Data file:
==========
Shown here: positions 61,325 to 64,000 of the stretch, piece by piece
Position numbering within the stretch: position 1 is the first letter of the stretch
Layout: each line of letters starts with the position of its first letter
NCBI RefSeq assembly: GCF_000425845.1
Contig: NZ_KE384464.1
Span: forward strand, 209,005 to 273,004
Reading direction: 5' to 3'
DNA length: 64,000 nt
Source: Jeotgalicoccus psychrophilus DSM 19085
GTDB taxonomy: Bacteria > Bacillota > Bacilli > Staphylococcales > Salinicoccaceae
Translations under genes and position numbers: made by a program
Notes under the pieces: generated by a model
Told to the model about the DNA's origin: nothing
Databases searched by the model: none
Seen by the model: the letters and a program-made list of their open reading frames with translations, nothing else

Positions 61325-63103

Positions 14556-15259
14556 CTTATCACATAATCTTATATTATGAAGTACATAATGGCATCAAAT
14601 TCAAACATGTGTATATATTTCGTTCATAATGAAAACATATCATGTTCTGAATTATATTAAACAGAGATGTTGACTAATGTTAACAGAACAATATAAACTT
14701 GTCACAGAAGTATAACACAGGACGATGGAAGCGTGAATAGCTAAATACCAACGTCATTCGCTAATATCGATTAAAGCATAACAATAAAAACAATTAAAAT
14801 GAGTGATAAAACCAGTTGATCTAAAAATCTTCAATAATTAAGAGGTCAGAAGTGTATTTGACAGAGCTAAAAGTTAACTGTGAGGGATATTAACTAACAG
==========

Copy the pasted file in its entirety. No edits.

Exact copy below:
Shown here: positions 61,325 to 64,000 of the stretch, piece by piece
Position numbering within the stretch: position 1 is the first letter of the stretch
Layout: each line of letters starts with the position of its first letter
NCBI RefSeq assembly: GCF_000425845.1
Contig: NZ_KE384464.1
Span: forward strand, 209,005 to 273,004
Reading direction: 5' to 3'
DNA length: 64,000 nt
Source: Jeotgalicoccus psychrophilus DSM 19085
GTDB taxonomy: Bacteria > Bacillota > Bacilli > Staphylococcales > Salinicoccaceae
Translations under genes and position numbers: made by a program
Notes under the pieces: generated by a model
Told to the model about the DNA's origin: nothing
Databases searched by the model: none
Seen by the model: the letters and a program-made list of their open reading frames with translations, nothing else

Positions 61325-63103

Positions 14556-15259
14556 CTTATCACATAATCTTATATTATGAAGTACATAATGGCATCAAAT
14601 TCAAACATGTGTATATATTTCGTTCATAATGAAAACATATCATGTTCTGAATTATATTAAACAGAGATGTTGACTAATGTTAACAGAACAATATAAACTT
14701 GTCACAGAAGTATAACACAGGACGATGGAAGCGTGAATAGCTAAATACCAACGTCATTCGCTAATATCGATTAAAGCATAACAATAAAAACAATTAAAAT
14801 GAGTGATAAAACCAGTTGATCTAAAAATCTTCAATAATTAAGAGGTCAGAAGTGTATTTGACAGAGCTAAAAGTTAACTGTGAGGGATATTAACTAACAG